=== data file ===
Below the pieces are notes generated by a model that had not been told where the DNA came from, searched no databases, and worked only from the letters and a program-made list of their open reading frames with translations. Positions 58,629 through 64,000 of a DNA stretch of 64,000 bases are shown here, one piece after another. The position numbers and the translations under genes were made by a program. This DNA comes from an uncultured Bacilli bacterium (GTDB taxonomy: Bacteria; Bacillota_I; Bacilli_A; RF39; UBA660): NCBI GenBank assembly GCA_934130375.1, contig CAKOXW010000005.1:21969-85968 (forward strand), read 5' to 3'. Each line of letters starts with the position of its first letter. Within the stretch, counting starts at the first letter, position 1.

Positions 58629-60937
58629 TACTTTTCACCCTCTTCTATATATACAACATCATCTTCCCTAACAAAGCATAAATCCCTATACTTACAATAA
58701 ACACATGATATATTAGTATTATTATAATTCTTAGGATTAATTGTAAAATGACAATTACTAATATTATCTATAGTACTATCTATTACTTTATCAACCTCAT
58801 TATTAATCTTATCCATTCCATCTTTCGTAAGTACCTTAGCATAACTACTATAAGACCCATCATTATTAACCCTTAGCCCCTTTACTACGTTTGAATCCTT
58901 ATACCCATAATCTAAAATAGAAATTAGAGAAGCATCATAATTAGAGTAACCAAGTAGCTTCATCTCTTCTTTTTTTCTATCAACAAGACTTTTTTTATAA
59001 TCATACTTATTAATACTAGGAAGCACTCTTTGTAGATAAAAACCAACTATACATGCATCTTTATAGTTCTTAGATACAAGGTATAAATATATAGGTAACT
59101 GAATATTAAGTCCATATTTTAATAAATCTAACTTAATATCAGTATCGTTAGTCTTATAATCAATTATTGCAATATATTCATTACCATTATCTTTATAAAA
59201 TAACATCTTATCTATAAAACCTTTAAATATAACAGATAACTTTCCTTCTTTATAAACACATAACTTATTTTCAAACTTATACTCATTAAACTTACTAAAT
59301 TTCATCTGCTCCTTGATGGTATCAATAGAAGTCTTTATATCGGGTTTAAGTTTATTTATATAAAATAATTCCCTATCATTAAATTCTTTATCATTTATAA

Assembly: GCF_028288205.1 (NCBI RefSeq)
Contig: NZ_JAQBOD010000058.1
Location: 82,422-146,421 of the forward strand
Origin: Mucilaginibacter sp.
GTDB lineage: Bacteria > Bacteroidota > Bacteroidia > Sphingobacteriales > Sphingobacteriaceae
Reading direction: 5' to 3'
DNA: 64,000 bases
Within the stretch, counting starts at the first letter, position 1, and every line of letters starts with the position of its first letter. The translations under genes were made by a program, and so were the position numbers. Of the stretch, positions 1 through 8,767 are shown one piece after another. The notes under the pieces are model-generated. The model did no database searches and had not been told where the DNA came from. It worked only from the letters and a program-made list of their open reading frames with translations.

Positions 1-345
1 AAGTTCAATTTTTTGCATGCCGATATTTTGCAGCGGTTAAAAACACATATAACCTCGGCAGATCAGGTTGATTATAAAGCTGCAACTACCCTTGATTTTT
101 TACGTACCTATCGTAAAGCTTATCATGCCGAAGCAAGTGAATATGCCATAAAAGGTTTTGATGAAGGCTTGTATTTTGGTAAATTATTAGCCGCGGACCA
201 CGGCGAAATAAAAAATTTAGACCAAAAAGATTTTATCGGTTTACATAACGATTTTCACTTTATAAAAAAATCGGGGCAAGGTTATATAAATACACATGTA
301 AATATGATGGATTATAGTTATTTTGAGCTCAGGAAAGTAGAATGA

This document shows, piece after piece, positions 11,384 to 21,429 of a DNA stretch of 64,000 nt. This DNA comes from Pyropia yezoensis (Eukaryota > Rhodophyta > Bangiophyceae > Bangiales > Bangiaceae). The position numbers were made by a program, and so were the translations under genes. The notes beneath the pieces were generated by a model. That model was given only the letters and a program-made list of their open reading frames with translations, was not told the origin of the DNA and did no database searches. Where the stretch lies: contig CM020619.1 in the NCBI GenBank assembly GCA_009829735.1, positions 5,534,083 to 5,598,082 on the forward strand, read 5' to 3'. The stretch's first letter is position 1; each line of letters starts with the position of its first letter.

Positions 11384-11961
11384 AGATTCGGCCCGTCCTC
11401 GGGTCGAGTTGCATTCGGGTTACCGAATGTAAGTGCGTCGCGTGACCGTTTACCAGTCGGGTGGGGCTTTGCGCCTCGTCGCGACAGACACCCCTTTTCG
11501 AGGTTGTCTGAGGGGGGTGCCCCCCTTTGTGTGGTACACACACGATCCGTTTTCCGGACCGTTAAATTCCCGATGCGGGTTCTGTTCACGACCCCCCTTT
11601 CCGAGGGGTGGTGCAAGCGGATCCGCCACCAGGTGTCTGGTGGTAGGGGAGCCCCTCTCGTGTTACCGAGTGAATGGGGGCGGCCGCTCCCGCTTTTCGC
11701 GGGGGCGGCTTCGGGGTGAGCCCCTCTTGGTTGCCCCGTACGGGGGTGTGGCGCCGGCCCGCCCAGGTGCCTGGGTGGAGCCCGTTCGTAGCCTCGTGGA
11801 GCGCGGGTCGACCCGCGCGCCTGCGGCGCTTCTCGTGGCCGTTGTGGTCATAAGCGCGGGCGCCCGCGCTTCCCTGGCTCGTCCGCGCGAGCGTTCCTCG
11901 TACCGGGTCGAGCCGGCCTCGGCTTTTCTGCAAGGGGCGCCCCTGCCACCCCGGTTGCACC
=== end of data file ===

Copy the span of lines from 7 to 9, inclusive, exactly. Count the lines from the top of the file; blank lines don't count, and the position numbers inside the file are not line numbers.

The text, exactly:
59001 TCATACTTATTAATACTAGGAAGCACTCTTTGTAGATAAAAACCAACTATACATGCATCTTTATAGTTCTTAGATACAAGGTATAAATATATAGGTAACT
59101 GAATATTAAGTCCATATTTTAATAAATCTAACTTAATATCAGTATCGTTAGTCTTATAATCAATTATTGCAATATATTCATTACCATTATCTTTATAAAA
59201 TAACATCTTATCTATAAAACCTTTAAATATAACAGATAACTTTCCTTCTTTATAAACACATAACTTATTTTCAAACTTATACTCATTAAACTTACTAAAT